The third day of the World Poker Tour stop in Prague, the Czech Republic is in the books. After a furious final few moments of action during the day, Pavel Plesuv emerged as the leader with only 18 players (two tables) remaining in contention.
60 players stepped back to the tables in the King’s Casino on Friday, looking to whittle the field down massively. Their first challenge was getting to the final 27 players, who would earn a line on their Hendon Mob resume for their efforts. As the day began, Brian Senie was the massive chip leader with his 759,000 in chips, but Steve O’Dwyer, Byron Kaverman, Yann Dion, Ole Schemion and Dimitar Danchev all lurked behind him, with O’Dwyer and Kaverman in the hunt for one of the Player of the Year awards handed out in tournament poker.
Within a half hour of the start of the day’s play, six ‘shorties’ had been eliminated from the event, including former WPT champion Tony ‘Bond_18’ Dunst. The final two ladies in the tournament, Gaelle Baumann and Aurelie Quelain, headed to the rail soon after Dunst had bitten the dust. By the time the action had reached the final four tables, Senie (who had difficulty all day gaining any traction) had lost the lead to Jerry Odeen, but he still sat decently with 430,000 in chips (Odeen, meanwhile, had racked up 640,000).
Odeen didn’t hold onto the lead for long, however. In a clash against Pavel Veksler, Odeen saw Veksler move all in on a 7-J-6-K-J board and agonized over the decision. Odeen agonized long enough that the clock was eventually called on him and, after he had made the call with the seconds ticking down, you could see why it was a tough decision. Odeen’s pocket Aces looked good on the table, but Veksler’s pocket sevens looked even better as they found a third on the flop to eventually make a boat. Although the hand would seriously dent his stack, Odeen would make it through the remainder of the day’s play.
As the money bubble approached, Schemion was one of the casualties. On an A-4-K flop, Schemion, Aliaksei Boika and Ben Heath all put out 30K to see a turn six. Schemion, with the action on him first, weighed out the issue in his mind so much that the dealer thought at one point he had checked. Heath, after the dealer’s error, checked and Schemion responded that he hadn’t completed his action. After the action was rolled back to Schemion – and with Heath’s check binding at the moment – he decided to push all in. Heath, freed from his previous action, now chucked his cards to the center, but Boika made the call.
If he was looking to bully Heath, Schemion made a mistake in forgetting about Boika. Boika’s pocket fours for the flopped set were a massive favorite over Schemion’s K-4 (flopped two pair) with one card to come; when the river came with a King, Schemion was out of the event just short of the money while Boika firmed up his standing to make some money at the WPT Prague.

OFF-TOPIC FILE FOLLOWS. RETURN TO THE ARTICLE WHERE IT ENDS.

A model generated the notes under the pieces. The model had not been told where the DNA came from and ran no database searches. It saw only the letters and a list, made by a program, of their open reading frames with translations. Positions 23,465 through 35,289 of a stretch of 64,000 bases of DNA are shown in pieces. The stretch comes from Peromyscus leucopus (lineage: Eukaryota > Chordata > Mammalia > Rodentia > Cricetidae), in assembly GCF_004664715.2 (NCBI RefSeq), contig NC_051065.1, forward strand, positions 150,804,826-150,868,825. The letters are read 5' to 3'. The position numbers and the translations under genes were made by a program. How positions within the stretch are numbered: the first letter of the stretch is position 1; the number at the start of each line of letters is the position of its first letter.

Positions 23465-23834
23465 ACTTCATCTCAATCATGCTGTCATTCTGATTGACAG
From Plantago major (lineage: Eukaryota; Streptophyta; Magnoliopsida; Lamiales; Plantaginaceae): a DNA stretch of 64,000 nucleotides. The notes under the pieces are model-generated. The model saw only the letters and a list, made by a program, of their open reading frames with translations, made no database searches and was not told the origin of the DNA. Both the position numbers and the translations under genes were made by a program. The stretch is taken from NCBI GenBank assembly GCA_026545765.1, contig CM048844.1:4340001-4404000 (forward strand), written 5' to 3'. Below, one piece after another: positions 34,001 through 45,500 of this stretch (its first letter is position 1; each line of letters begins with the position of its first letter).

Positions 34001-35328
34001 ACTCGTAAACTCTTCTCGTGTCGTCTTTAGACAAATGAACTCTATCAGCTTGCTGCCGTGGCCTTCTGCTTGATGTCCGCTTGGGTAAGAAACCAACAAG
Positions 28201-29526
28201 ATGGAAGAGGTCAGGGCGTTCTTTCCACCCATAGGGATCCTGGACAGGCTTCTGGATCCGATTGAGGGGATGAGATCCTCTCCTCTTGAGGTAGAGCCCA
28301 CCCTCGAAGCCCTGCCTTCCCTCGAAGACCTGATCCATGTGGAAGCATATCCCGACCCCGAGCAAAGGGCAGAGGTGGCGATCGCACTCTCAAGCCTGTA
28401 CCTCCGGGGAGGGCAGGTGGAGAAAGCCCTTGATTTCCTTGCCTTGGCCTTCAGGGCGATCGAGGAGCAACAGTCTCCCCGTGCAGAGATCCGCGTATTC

The money bubble would pop in a very cruel fashion. Plesuv would open the betting and, after a call from Aleksandar Denishev, Yung Hwang would pop the bet up to 31K. Plesuv responded by making it 70K to go and, after Denishev got out of the way, Hwang shoved his remaining stack. Plesuv responded in kind and was dismayed at the results; his pocket Kings had run into the pocket Aces of Hwang, who just needed to fade five cards to get a key double up.
Alas, it wasn’t to be. A King in the window turned the cooler into a winner for Plesuv, his flopped set now leading the pocket Aces, but a Queen on the turn opened up a Broadway draw for Hwang along with the two Ace outs. A second deuce hit the river, however, ending Hwang’s tournament in brutal fashion as the final 27 celebrated their cash and Plesuv celebrated his newfound lead.
After battling with Odeen through the day, Senie would be one of the last eliminations on Day 3. He would lose a chunk of chips to Odeen to drop to 300K, then battled against Henrik Hecklen in a hand that would prove to be his undoing. On a 5-5-Q flop, Senie bet out and only Hecklen came along for a seven on the turn. Senie fired again, this time for 75K, and Hecklen once again called. On a river deuce, Senie put his stack in the center and Hecklen pondered the response. After the time in the tank, Hecklen made the call.
All Senie could offer for the battle was an A-10 for complete air; meanwhile, Hecklen put up an 8-5 for flopped trips that were good enough to take the hand and eliminate Senie. After a few more hands of action, the final two tables were determined for play today.
1. Pavel Plesuv, 1.229 million
2. Pavel Veksler, 1053 million
3. David Abreu, 627,000
4. Sergio Aido, 595,000
5. Henrik Hecklen, 525,000
6. Ihar Soika, 459,000
7. Steve O’Dwyer, 442,000
8. Anton Afanasyev, 413,000
9. Pavel Savin, 386,000
10. Pedro Marques, 326,000
With his run here, O’Dwyer is looking to put his name in the mix on the POY front. A win in this tournament would probably put him in the Top Five of the CardPlayer Magazine POY race and, depending on how many points he could earn for the win, might be able to break into the Top Three on the Global Poker Index POY rankings. There are 17 other men who are looking to stop O’Dwyer from doing that, however, as the players at the WPT Prague play down to the official final table through Saturday’s action.